This tells our app server that only the users with the registereduser role can access the resources under /secure/ (this is the job of the url-pattern element). It also tells we are going to use a form to perform authentication (notice the auth-method element), and that this form is found on the page named login.html (the form-login-page element). The request gets redirected to the page specified under form-error-page in case the login failed. You can also use BASIC authentication method (just place BASIC instead of FORM inside auth-method element) . This will cause the browser to display a simple pop-up dialog that asks for username and password when a secured resource is requested. You don't need form-login-config for this approach.

Creating a login form (j_security_check)

The login page is obviously required to contain a login form. This form must specify j_security_check as it's action, and it also must have a username input field named j_username and a password input field named j_password.

This is how it might look like in it's simplest form:
<form name="loginForm" method="post" action="j_security_check">
<td>User Name:</td>
<td><input type="text" name="j_username"></td>
<td><input type="password" name="j_password"></td>
<tr colspan="2">
<td><input type="submit" value="login"></td>

Binding the application to a security domain (jboss-web.xml)

So, web.xml dictates the security constraints, but there is no mention of how these constraints will be carried out. This is the job of the jboss-web.xml config file (which is, of course, JBoss specific). It is in this file where we specify what security domain we want to use for authentication. Here's how it should look like in this case:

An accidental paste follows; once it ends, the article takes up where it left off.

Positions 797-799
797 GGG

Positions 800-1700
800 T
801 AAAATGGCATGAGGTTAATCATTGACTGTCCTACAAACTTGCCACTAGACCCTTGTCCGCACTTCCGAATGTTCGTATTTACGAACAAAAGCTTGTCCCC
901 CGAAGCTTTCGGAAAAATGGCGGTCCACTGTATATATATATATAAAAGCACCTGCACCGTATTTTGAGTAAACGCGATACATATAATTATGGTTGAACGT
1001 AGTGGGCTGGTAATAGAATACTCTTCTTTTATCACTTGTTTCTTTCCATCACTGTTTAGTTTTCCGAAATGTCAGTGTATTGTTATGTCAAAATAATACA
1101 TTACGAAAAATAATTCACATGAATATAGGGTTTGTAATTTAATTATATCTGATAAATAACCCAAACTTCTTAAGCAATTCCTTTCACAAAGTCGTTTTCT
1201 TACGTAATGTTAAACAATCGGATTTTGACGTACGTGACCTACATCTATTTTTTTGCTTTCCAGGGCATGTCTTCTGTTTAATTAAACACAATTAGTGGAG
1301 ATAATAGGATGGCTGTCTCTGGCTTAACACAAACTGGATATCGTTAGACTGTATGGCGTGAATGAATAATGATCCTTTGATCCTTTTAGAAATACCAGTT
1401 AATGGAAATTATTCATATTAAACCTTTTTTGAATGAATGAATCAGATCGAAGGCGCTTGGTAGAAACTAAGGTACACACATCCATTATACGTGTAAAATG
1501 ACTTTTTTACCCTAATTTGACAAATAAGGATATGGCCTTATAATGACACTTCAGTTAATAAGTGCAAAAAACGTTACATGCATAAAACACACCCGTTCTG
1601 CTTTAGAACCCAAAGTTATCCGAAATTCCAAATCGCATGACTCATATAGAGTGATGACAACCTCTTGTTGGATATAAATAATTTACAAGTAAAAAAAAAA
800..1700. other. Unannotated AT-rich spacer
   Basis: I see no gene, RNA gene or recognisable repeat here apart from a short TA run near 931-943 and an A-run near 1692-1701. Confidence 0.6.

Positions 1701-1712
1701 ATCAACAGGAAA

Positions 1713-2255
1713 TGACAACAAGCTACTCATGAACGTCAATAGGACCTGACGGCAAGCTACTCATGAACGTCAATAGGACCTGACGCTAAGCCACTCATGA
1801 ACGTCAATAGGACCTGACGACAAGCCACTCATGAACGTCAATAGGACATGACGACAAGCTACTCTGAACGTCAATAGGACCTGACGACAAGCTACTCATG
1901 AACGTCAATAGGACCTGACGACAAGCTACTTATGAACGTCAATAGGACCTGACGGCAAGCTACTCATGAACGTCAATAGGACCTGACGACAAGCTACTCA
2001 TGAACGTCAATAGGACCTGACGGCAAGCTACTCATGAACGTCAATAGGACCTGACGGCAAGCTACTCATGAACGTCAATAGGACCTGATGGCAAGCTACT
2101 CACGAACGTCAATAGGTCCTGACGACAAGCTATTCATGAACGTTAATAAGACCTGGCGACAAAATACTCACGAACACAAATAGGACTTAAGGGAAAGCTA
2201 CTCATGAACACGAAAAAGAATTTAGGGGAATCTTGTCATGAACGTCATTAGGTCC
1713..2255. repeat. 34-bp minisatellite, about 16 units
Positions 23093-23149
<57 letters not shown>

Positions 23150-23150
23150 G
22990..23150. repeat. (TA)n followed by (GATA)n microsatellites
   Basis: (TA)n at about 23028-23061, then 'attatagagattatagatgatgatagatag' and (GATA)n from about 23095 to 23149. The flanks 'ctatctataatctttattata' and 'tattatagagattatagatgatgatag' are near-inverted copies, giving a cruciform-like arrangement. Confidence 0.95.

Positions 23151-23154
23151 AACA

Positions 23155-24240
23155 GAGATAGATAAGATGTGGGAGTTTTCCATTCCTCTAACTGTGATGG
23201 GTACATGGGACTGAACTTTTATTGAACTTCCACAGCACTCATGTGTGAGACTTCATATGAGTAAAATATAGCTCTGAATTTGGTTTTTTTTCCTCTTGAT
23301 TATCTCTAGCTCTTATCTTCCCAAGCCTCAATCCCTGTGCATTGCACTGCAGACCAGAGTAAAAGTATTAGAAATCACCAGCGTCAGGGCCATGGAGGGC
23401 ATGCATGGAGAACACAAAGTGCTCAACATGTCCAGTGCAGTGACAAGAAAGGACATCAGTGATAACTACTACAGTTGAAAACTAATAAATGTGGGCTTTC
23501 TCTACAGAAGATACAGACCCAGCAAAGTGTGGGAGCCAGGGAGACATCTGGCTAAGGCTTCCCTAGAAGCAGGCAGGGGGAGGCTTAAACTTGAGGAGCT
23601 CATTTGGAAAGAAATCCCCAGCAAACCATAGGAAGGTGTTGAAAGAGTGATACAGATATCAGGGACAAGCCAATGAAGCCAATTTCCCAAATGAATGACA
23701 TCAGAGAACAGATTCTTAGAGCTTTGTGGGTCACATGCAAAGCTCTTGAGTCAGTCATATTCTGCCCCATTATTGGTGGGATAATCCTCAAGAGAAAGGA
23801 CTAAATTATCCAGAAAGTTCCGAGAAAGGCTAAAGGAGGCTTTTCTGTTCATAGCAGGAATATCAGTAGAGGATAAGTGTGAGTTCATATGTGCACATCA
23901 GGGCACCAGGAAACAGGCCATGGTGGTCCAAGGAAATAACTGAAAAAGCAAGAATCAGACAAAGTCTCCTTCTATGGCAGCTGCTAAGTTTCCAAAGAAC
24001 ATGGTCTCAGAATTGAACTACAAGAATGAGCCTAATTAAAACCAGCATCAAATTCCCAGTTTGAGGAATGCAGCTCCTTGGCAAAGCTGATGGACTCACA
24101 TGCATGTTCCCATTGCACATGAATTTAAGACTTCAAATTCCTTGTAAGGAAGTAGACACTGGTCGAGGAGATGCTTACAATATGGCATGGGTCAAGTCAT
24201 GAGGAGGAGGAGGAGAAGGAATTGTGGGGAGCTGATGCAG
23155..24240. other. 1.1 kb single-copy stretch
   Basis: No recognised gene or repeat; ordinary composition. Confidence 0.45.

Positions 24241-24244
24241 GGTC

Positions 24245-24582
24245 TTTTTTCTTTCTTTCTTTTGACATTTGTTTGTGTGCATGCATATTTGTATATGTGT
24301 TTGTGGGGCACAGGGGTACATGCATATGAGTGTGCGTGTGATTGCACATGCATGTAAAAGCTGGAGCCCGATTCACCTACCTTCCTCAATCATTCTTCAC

<?xml version="1.0" encoding="UTF-8"?>

Pay attention to the security-domain element. It is necessary to prefix the domain name with java:/jaas/, and the name its self must be exactly the same as the one you typed into the login-config.xml file.

That's it! Now every unauthenticated request to the secure resource (under /secure/, as specified in web.xml) will first be redirected to the login page (or, in case of BASIC auth-method, a login pop-up will displayed). If the user logs in successfully and is authorized i.e. associated with any of the required roles (only registereduser in our case), the requested resource will be displayed. Otherwise, if the login attempt fails, or the user doesn't have any of the required roles, the error page will be displayed instead. Users stay logged in for the entire duration of the session.

Method-level security (isUserInRole)

Declarative security in web.xml is enough if you only need page-level security (based on the URL pattern), but if you need to dynamically check user's role on a method level, you can do so by calling isUserInRole("registereduser") on a request object (acquired from the ExtrnalContext). Here's a short example of a method doing this:

public Boolean isRegisteredUser() {
HttpServletRequest httpServletRequest =
(HttpServletRequest) FacesContext.getCurrentInstance() //first get the current FacesContext instance
.getExternalContext() //than get the ExternalContext
.getRequest(); //get the underlying request
// return True if this request was issued by a user with a "registereduser" role
return httpServletRequest.isUserInRole("registereduser");

You can get the username in pretty much the same way, just call getRemoteUser() instead of isUserInRole("...").

1 <JBoss home> refers to your JBoss installation directory (the same as JBOSS_HOME environmental variable).
2 <profile name> refers to your deployment profile name (you will probably be using default).